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Dollar Slides and Nasdaq 100 Reverses as Fed Officials Lean Into March Hike

Dollar Slides and Nasdaq 100 Reverses as Fed Officials Lean Into March Hike

John Kicklighter, Contributor
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SPY S&P 500 ETF, Fed Forecast, Dollar and USDJPY Talking Points

  • US factor inflation hit a record high but the true update on monetary policy this past session was the concerted messaging from FOMC members
  • Even the most dovish members of 2021 are warning of possible accelerated rate hikes which raises my expectations for a March rate hike sharply
  • A S&P 500 and risk asset retreat on a hawkish shift is to be expected, but the Dollar’s extended slide is creating confusion – though USDJPY may be the outlier
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A Risk Trend Correction That is As Much a Range Move as a Fundamental Shift

Risk appetite seems to have fallen apart before we had to seriously contemplate any serious technical developments. That may surprise those that are incessant bulls; but for everyone else, this was a natural ebb for a market unwilling to commit to systemic trends, bullish or bearish. There is fundamental justification to follow this latest swoon in capital markets, but I would argue that even the exceptionally hawkish US rate forecast is subordinate to conditions whereby avoidance of a full escalation or unwinding of exposure is preferrable. Looking to the balance of performance in benchmark ‘risk assets’ heading into Friday trade, there may be a strong correlation in the retreat, but there is just as reliable technical congestion to lower the technical ‘cost’ of the about face. While there was a retreat in rest-of-world equities (VEU ETF), emerging market assets (EEM ETF), junk bonds (HYG ETF) and carry pairs; the most noteworthy move in my books was the S&P 500’s reversal. The SPY SPDR ETF of the index dropped -1.4 percent to hold up a ‘shoulder line’ resistance and is still well within the range down to support on a channel that is approximately two years in the making.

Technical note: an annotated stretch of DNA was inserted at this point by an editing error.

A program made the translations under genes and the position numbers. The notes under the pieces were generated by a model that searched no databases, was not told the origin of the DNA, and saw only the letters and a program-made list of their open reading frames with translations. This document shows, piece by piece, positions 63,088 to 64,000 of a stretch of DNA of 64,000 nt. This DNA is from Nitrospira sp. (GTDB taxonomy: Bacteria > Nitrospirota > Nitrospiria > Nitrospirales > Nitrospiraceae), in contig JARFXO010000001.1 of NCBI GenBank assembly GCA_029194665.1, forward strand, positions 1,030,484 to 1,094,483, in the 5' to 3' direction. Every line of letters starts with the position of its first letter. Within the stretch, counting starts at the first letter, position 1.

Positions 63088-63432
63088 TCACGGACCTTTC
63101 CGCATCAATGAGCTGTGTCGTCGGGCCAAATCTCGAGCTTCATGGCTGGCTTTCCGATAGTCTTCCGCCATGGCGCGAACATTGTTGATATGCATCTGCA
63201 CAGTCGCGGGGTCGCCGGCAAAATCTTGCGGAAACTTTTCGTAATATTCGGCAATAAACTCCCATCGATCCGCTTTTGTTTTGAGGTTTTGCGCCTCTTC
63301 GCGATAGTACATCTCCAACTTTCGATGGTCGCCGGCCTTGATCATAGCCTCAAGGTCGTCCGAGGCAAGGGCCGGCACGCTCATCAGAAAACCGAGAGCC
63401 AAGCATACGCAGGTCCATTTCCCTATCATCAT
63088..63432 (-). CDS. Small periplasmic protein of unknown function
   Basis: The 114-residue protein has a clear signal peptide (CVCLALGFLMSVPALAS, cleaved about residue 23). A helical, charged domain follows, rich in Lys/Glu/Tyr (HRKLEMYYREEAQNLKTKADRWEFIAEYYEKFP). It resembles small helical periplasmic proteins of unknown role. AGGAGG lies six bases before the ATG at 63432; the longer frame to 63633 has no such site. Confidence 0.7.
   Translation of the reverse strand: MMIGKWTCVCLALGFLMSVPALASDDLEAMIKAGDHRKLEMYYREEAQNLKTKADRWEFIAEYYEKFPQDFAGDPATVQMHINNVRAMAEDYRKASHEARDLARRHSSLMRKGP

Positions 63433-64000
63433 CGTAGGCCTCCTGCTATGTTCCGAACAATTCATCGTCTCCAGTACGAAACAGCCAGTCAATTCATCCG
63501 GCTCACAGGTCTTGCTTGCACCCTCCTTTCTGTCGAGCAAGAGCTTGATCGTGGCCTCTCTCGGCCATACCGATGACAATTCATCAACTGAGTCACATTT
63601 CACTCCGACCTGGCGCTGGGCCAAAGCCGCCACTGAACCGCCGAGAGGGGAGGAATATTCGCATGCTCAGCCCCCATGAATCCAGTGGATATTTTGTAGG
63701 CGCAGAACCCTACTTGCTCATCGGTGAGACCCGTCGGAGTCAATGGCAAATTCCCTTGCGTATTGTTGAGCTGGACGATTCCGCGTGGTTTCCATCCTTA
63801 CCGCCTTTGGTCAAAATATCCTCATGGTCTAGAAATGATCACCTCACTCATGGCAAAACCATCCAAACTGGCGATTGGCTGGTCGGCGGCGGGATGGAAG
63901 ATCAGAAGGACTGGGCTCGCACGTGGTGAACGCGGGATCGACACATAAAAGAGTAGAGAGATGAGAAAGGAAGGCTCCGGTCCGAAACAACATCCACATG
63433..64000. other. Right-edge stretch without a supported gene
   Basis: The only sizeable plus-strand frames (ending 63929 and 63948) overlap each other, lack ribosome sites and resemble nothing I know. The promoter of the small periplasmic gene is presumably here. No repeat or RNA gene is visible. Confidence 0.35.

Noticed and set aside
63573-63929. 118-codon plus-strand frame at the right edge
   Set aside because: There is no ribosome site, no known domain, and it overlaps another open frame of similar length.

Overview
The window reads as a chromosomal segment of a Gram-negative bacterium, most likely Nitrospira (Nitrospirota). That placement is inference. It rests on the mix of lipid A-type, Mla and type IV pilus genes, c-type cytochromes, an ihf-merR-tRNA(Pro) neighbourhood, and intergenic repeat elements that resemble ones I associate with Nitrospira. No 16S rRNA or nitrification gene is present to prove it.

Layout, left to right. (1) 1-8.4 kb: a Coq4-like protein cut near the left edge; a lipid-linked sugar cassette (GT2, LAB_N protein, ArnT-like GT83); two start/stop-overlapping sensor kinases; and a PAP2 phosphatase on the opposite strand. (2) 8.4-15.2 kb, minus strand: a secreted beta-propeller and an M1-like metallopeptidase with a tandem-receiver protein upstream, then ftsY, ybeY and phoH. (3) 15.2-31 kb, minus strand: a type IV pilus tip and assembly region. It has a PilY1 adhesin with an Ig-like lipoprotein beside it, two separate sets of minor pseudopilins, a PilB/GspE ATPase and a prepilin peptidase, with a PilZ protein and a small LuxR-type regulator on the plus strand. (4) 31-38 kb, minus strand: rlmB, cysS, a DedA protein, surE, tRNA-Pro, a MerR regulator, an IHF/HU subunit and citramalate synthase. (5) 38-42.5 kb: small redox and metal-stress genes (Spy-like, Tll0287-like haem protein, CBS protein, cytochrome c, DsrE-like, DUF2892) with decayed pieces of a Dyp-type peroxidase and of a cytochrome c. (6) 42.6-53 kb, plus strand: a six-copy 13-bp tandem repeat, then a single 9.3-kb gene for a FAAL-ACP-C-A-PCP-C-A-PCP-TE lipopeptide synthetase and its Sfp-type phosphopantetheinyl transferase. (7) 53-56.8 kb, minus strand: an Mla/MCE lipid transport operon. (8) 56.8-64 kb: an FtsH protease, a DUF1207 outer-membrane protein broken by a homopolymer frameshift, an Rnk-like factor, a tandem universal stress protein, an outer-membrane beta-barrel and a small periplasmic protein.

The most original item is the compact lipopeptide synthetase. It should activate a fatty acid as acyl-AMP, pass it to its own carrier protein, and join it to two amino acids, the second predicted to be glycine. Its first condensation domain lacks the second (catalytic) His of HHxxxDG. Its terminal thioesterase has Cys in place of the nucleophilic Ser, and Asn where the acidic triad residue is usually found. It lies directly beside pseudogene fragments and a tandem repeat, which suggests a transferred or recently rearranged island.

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Chart of SPY S&P 500 ETF with 100-Day SMA and Volume (Daily)

Chart Created on Tradingview Platform